Chavismo Takes The Path Of Maximum Illegallity In Venezuela

January 8, 2013


Chavismo and the Venezuelan National Assembly have today decided to follow the path of maximum illegality when they announced that Hugo Chávez will not show up on Thursday and will be sworn in a some time in the future by the Venezuela Supreme Court. At the same time, the National Assembly approved that President Chávez can take an unlimited leave of absence, something that it is unconstitutional and illegal.

The whole show is a bizarre and unnecessary twist to the problem of what to do with Chávez’ inability to be sworn in due to his illness, as this is simply a break with the laws and the Constitution that is likely to have repercussions beyond what Chavismo apparently believes.

The whole sequence of events is bizarre to say the least:

-It all starts by a letter by Vice-President Maduro, the person with the largest conflict of interest in all this, as his tenure as Vice-President clearly ends on Jan. 10th. with Chávez’ six year term. Moreover, there is not even the pretense of having Chávez sign the letter. If Chávez is doing better and will be able to be sworn in sometime soon, why didn’t he even sign the letter? Maduro clearly has no legal right to make this request for the Venezuelan President.

-As if this was not enough the National Assembly approves a spurious resolution, giving Chávez an unlimited leave and without even following what the law requires for a President, which is a medical committee giving an opinion and the Assembly approving the recommendation of such a committee. Only the Supreme Court could approve that you can extend to Art. 233 of the Constitution a President-elect, but under no circumstance could the Court or the Assembly grant Chávez an unlimited leave.

-In the case of a temporal absence, the Vice-President would become President, but since Chávez has not been sworn in, it is absolutely unconstitutional for current Vice-President Nicolás Maduro to extend his Vice-Presidency into the next term. Since Chávez has not been sworn in yet, and it Maduro says he will not be for a while, then the only legal solution is for the President of the National Assembly to become President until the situation is resolved with the approval of the Venezuelan Supreme Court (Which may still happen before Jan. 10th.)

What is scary about this whole situation is that if it does extend into Jan. 10th. Chavismo (And not Chávez! We do not know his opinion!) will be taking the country on a path of piling up one illegality on top of the other. This could take years to unravel, as someone has to run the country, but all decisions after Jan. 10th. will lack any legality and could be challenged some day. This could have dire consequences for the stability of the country medium and long term. Moreover, once someone decides to bypass the Constitution, all sorts of demons are unleashed among all of those aspiring for power.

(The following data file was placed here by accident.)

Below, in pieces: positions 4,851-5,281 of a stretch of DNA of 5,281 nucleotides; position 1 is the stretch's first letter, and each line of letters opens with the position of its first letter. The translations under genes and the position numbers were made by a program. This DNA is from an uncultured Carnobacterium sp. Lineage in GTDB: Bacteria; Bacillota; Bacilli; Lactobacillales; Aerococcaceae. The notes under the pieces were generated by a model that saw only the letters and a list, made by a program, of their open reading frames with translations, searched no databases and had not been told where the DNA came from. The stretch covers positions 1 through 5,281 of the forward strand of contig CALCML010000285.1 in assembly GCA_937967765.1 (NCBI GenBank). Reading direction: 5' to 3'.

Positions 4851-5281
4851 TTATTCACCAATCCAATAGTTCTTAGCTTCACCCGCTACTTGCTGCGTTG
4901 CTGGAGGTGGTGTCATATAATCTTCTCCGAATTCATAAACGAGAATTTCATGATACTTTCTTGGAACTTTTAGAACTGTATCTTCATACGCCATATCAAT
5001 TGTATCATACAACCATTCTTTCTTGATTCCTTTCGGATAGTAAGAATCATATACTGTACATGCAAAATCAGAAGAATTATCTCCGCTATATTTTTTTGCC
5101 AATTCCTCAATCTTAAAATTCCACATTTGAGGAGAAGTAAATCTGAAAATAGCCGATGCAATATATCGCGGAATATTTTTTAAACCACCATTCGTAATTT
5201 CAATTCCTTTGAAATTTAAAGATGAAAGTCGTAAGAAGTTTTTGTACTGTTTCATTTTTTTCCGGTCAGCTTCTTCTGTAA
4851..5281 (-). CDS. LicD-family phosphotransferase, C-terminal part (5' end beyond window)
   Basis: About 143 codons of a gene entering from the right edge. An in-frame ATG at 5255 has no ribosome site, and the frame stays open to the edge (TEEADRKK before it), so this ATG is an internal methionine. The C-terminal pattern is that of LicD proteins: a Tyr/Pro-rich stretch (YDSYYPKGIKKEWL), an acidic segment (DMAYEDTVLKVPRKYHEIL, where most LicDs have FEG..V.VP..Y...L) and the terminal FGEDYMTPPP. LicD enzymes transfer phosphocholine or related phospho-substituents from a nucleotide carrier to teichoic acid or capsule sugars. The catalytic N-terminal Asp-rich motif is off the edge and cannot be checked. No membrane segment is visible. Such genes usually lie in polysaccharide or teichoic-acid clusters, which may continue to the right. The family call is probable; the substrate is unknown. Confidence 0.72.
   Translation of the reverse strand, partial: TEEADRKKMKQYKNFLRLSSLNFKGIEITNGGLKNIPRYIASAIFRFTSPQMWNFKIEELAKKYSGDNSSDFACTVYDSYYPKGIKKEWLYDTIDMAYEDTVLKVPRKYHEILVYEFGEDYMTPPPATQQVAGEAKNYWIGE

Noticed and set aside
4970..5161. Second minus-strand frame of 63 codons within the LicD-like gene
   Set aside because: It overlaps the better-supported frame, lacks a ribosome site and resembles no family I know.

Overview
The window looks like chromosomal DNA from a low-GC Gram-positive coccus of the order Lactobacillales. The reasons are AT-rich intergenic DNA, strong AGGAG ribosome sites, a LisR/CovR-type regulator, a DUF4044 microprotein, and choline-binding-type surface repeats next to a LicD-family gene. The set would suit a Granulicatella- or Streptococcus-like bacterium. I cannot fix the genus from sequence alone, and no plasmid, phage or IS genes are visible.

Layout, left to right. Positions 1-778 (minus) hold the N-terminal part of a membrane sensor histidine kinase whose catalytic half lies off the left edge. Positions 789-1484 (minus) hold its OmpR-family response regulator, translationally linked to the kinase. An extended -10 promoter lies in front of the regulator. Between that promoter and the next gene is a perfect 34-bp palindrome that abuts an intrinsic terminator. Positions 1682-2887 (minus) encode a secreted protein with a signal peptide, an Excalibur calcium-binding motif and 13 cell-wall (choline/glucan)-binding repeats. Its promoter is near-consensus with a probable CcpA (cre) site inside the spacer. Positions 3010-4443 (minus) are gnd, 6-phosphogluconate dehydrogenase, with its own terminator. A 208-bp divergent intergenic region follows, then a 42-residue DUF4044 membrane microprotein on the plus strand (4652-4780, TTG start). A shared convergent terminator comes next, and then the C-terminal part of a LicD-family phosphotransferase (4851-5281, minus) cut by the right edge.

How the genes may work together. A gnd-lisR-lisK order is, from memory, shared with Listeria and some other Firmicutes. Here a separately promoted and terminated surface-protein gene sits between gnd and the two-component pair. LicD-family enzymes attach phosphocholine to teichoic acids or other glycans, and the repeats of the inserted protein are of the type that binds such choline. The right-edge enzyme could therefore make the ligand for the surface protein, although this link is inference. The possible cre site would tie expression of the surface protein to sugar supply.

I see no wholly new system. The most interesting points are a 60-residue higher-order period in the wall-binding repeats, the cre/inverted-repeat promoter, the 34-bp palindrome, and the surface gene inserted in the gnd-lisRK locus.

I wonder if those demons are what is already causing these bizarre situation.

The question remains why this path has been chosen. Either Chavismo does not want or does not trust Diosdado Cabello as President or Chavismo (and the Cubans) have decided to turn the country into a Dictatorship, the Constitution be damned. The question is in the former case is why would Diosdado follow Maduro on this?

And as one analyst asked me yesterday: Will these guys even hold elections if Chávez dies?

You have to start wondering…

For the last few days, I have believed that a Constitutional crisis would be avoided when push came to shove. Right now, I can only sit here and hope that the Supreme Court will say something tomorrow, before Venezuela is taken into an unknown path packed with instability.

After Jan. 10th. anyone that sides with Chavismo and this foolishness will be on the side of illegality and and a coup. Remarkably, not one person on the Chavismo side has yet raised a voice of concern.

They have less than two days to speak up or side with those breaking with Venezuela’s Constitution.

60 Responses to “Chavismo Takes The Path Of Maximum Illegallity In Venezuela”

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  2. Glenn Says: